• Y02B20/44Control techniques providing energy savings based on detection of the user
    • Y02B20/445Controlling the access to premises

Abstract

The disclosure relates to the control of a lighting system illuminating a space such as a room. The controller receives signals from a mobile user terminal, including an indication of a user input entered by a user via an on-screen user interface of the mobile user terminal. The controller is also able to determine a position from which the user input was entered by the user. Further, each of a plurality of discrete control policies is associated with a respective positional demarcation within the space in question, where each control policy defines a respective type of response of the illumination to one or more on-screen elements of the lighting-control user interface. Based on this association, the controller selects one of the control policies associated with the determined position. The controller then controls the lighting system to provide the illumination in accordance with the response defined by the selected control policy.

Description

    TECHNICAL FIELD
  • The present disclosure relates to the control of a lighting system based on a user input entered through an on-screen user interface of a mobile user terminal.
  • BACKGROUND
  • It is known to be able to remotely control the lights in a room based on an input from a mobile user terminal such as a smartphone, tablet or laptop computer installed with a suitable lighting control application. The mobile terminal comprises a wireless transceiver capable of communicating with a transceiver of the lighting system, typically operating based on a short-range RF technology such as Wi-Fi or Bluetooth. The application running on the mobile terminal is thereby able to send a request to a controller of the lighting system, and assuming the mobile terminal or user meets any conditions for being allowed to control the lighting (if any) then the controller generates a corresponding lighting control command to control the lighting accordingly. For example the user is typically provided the option of switching the lights on or off, or dimming the lights up or down.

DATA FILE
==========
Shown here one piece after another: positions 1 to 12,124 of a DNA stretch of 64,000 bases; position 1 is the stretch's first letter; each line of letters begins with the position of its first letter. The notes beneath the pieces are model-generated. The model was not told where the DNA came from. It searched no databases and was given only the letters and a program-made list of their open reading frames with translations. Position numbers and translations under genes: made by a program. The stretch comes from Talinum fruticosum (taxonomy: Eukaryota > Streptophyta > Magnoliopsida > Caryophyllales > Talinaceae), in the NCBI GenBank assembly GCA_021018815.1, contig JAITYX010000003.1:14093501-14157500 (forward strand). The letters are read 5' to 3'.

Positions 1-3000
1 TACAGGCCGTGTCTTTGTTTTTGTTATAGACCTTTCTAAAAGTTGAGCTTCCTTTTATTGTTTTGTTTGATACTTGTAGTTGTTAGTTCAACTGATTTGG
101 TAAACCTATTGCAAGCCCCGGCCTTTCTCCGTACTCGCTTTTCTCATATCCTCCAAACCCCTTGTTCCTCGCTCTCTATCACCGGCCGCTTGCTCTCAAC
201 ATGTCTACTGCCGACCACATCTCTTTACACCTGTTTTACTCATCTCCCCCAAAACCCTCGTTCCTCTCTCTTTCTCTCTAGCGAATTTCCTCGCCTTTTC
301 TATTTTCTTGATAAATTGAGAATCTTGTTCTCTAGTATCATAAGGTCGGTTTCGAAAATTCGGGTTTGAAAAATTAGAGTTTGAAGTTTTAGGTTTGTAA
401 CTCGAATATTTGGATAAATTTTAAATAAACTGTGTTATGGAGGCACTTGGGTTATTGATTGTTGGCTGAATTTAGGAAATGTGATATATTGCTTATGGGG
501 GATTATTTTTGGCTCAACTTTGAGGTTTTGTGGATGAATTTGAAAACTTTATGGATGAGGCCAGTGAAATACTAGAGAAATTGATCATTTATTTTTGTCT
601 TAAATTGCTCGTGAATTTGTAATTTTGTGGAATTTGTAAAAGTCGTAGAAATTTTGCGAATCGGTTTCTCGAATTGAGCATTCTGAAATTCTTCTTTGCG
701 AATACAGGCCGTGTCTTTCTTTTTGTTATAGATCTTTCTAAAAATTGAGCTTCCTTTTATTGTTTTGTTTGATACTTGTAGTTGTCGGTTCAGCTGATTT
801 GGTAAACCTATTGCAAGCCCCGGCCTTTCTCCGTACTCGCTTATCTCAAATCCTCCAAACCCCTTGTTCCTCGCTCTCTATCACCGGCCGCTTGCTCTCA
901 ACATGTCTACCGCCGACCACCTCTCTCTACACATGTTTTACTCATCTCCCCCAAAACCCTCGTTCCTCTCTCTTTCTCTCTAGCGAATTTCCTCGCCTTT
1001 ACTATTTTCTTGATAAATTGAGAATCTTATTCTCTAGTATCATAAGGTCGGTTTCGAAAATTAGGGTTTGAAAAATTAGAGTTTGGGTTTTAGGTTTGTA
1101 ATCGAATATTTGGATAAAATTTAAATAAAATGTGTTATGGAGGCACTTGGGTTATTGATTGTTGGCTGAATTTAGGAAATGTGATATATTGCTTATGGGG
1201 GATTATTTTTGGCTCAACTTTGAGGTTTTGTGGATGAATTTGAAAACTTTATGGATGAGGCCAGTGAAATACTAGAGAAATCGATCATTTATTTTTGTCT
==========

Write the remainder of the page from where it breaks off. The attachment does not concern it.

• It is also known that the particular light sources the user can control from his or her terminal may be limited based on location. The location of the mobile terminal can be determined relative to a plurality of reference nodes having known locations, e.g. the anchor nodes of an indoor location system. This is achieved by measuring properties of signals transmitted between the mobile terminal and reference nodes, and inferring the location from which the combination of those properties must have been experienced or would have most likely been experienced; e.g. by measuring signal properties such as time of flight and/or signal strength relative to the reference nodes and performing a calculation such as trilateration or multilateration to infer the mobile terminal's location. Combining this calculation with the known location of the reference nodes (e.g. determined from a location database), it is thus possible to determine the location of the mobile terminal in more absolute terms, e.g. relative to a floor plan, map, globe or other reference framework. The lighting system can then use such information to determine which light source or sources the user is allowed to control from his or her current location.
  • In one example, the user is only allowed to control the lights in the same room or corridor within which his or her terminal is detected to be located, but not the lights in other rooms or corridors operated under that same system (e.g. in the same building). So for instance the user can only use the mobile terminal to switch on and off or dim those of the system's light sources in the same room as the detected location; but others of the lights sources in that system are not affected by any user input the user enters through the mobile terminal.